Getting back on track… I don’t see anything fundamentally flawed with the subscription model.  I pay a subscription to Rift, even though it is the best free to play model out there.  I do it because they reward me in so many ways for doing so.  Similarly I used to pay a subscription to EQ2, Lotro, DDO, etc… all of which are free to play games… because the subscription gave me something more than I could get otherwise.  Ultimately this comes down to a case of me just not being that interested in Wildstar.  The main issue with the subscription model is it turns off the revenue stream from players like me that might have bought the box if there were no strings attached.

Ultimately right now there are entirely too many good options for a player to play for no money outlay at all.  It used to be that all you could play for free were a handful of subpar eastern games.  Now you have games like The Secret World and Rift at your disposal… both of which are games I would happily pay a subscription fee for… but don’t have to.  Essentially Carbine is asking players to take a gamble on their game… by buying the box and paying a monthly subscription and I feel as though a lot of players just are not willing to do that any longer.  This is simply my point of view based on the “temperature” from both social media and blogs in response to the rather “shocking” announcement of Wildstar’s payment model.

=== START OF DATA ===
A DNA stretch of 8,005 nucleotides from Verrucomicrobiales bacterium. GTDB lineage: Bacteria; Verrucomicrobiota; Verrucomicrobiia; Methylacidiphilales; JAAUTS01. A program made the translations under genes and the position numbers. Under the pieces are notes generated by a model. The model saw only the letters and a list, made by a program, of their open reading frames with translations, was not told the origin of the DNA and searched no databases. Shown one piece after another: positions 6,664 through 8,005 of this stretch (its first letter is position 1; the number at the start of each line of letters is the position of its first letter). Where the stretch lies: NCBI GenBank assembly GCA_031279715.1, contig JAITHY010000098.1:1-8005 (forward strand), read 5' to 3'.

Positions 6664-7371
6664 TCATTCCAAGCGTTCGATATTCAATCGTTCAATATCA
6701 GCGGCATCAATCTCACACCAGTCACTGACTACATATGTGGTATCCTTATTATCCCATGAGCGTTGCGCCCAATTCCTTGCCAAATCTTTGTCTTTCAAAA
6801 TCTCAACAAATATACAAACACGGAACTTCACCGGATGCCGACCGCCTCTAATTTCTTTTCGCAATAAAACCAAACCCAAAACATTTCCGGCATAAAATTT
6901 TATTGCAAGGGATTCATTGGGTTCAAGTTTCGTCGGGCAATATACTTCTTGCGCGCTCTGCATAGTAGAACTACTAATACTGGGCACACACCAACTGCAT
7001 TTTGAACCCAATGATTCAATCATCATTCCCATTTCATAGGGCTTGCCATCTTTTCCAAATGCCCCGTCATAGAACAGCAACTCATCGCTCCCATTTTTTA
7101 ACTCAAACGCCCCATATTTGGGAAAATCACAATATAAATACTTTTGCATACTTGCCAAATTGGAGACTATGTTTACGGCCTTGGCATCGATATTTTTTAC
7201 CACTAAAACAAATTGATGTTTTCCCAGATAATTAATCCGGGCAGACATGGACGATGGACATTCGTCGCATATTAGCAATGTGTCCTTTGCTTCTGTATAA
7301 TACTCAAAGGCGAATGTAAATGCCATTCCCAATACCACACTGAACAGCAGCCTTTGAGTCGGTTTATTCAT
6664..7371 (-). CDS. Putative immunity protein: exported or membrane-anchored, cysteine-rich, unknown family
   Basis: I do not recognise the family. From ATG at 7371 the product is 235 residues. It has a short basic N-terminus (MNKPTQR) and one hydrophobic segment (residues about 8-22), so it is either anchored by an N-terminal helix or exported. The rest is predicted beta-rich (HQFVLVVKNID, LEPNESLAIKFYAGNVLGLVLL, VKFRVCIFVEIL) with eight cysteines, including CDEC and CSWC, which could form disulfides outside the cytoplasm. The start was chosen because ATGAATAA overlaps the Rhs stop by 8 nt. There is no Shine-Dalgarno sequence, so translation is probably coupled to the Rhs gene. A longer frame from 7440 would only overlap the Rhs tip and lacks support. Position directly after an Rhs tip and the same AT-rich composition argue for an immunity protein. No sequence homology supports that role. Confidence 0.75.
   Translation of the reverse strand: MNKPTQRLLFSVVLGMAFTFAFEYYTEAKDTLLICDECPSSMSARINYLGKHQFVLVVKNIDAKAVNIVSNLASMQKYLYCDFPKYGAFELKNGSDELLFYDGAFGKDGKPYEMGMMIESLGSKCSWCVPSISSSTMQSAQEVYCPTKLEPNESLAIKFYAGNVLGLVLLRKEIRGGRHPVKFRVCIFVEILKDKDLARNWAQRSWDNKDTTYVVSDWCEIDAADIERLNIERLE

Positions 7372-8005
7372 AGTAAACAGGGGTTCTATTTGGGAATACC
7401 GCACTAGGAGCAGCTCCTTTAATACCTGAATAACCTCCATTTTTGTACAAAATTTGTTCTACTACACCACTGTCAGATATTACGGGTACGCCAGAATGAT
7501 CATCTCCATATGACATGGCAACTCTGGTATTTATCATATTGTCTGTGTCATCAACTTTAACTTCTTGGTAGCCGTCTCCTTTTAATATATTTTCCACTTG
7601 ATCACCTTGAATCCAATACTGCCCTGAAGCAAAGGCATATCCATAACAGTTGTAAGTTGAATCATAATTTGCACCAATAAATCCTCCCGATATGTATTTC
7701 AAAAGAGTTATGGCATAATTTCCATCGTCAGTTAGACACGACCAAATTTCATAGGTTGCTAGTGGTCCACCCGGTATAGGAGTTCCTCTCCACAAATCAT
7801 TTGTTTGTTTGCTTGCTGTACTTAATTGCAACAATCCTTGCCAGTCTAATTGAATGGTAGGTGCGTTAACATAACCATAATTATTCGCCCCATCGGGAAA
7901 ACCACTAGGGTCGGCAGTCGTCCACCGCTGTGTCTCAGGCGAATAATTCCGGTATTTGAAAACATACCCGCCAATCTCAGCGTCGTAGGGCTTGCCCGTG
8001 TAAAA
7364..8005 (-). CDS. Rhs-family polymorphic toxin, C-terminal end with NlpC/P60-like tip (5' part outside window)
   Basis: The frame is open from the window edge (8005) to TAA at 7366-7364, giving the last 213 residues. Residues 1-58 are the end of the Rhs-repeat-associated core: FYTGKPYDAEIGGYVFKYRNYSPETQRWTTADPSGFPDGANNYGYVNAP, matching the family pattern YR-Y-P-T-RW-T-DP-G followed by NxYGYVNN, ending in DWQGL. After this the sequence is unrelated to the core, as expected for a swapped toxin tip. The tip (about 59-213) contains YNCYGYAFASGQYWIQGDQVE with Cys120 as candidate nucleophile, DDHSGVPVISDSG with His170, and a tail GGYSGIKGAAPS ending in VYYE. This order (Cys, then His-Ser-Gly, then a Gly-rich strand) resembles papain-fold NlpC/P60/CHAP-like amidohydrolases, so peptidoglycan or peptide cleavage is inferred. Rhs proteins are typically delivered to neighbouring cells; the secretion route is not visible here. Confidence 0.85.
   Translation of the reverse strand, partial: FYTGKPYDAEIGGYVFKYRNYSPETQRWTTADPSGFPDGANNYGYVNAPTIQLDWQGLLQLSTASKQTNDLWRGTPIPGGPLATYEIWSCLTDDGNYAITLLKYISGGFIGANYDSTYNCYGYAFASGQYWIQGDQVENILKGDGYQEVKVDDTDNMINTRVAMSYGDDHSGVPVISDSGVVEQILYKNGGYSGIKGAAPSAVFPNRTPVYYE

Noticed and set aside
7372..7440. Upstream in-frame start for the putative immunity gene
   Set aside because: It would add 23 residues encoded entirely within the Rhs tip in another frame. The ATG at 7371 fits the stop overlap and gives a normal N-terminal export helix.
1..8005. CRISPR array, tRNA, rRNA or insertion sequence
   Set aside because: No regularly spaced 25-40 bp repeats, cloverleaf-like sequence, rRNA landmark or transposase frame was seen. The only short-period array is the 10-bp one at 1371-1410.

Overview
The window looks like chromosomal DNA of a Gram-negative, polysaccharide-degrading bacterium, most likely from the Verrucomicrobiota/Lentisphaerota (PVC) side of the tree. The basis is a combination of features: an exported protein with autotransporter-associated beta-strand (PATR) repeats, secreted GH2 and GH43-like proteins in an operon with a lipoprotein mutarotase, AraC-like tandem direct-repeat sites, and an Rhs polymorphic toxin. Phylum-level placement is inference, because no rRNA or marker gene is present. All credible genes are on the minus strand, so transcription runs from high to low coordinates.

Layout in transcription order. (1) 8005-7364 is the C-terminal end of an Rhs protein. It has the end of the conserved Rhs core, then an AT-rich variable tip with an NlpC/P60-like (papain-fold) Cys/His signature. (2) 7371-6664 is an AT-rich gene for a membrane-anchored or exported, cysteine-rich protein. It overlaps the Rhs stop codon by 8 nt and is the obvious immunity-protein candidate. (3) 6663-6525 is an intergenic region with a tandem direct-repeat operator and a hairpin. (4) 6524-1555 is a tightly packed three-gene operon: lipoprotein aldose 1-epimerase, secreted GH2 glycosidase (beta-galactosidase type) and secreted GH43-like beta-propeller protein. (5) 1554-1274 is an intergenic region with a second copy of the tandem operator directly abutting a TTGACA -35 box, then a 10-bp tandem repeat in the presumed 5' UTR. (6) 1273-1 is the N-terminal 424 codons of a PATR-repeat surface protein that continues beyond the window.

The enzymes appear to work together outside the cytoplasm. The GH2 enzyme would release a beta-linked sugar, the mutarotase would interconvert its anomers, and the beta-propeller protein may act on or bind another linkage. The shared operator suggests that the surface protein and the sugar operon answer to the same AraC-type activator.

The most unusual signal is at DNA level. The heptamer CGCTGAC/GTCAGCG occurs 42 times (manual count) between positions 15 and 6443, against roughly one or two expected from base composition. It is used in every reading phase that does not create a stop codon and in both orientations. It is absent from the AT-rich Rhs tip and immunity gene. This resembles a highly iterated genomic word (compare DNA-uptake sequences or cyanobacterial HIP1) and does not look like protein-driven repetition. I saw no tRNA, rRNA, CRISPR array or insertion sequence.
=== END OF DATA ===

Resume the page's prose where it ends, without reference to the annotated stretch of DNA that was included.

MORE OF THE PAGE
Grain of Salt

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Essentially you can take everything I just said today with a grain of salt.  Just because I was shocked that Wildstar did not go free to play… does not necessarily mean I am opposed to the subscription model entirely.  For example… if Elder Scrolls Online were to come out tomorrow and announce that they were going to be subscription only, it would be equally shocking.  However I would care far less, because ESO is a game I am already 110% committed to playing at launch.  From the moment it was announced I have been figuratively been like Fry begging them to “Take My Money!”.  The difference is.. ESO is a title I deeply care about and have been wanting to play literally since the first time I played Morrowind.